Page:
“It's key to join the trend when it's on the rise but yet to reach its peak. Checking if the trend aligns with brand values, speaks to the target audience, and offers room for creative integration is vital,” explains Mrunali Dedhia, Vice President, Chtrbox.
Virality’s expiry date a concern?
These collaborations offer impactful moments, but they are short-lived. Considering the fleeting nature of these trends, brands grapple with the challenge of finding the right time. Another challenge that brands face is evaluating the moment’s worth.
Preety Singh, Co-Founder and Managing Director of Boomlet Group spoke about achieving increased brand recall by collaborating with unconventional influencers. She also highlighted why it is important to understand the real objective before choosing a fleeting influencer.
“When collaborating with viral sensations, a brand must consider its long-term goals and key messaging. For instance, an energetic personality is the perfect fit for energy drinks or a brand in the sports industry; therefore, the brand should carefully choose the viral trend before collaborating with a viral influencer,” says Singh.
She further said that if a brand recognizes the potential alignment of a viral trend with its brand positioning goals, it can seize the opportunity to collaborate with creators within the limited window of opportunity.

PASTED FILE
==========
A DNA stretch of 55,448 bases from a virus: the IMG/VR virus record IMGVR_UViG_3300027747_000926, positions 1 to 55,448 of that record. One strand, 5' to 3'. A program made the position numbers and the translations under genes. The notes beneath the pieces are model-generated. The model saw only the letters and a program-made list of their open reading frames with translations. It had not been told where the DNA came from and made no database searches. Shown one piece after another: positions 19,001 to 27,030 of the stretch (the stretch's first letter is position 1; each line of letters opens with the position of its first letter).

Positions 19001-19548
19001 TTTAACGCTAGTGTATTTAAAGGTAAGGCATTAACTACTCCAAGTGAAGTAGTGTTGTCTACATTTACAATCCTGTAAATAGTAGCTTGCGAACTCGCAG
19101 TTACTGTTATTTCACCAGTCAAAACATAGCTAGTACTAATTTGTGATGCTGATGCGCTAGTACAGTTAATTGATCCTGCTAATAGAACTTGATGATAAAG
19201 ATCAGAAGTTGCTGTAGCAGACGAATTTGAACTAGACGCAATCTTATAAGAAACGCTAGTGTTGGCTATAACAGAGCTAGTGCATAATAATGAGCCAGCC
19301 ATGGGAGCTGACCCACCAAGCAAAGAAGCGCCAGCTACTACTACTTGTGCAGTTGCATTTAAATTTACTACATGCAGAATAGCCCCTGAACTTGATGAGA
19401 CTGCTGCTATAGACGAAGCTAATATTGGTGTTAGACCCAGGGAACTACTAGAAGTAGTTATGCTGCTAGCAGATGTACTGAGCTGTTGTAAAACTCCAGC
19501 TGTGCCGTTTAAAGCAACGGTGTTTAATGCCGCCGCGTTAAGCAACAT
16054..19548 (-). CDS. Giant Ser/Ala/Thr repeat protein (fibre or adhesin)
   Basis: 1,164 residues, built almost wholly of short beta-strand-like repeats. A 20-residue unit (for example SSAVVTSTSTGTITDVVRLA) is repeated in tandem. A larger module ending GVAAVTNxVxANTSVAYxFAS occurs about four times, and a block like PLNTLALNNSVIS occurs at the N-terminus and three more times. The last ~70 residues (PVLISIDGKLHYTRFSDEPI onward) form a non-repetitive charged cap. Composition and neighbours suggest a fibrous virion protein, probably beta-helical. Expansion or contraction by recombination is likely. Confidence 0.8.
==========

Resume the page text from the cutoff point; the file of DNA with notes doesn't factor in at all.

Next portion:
While the sensation may be short-lived, Dedhia says that their virality adds significant value to brand partnerships across multiple facets.
“It allows the content to spread like wildfire in a short span, experiment with new marketing moves, re-establish the brand’s presence and connect with larger groups. The buzz around these short-lived moments spread the brand’s messaging through word of mouth - allowing them to influence the share of voice within the market. Riding that wave not only shines a light on the brand but also puts their products or services in the spotlight, bringing more engagement and recognition along the way,” adds Dedhia.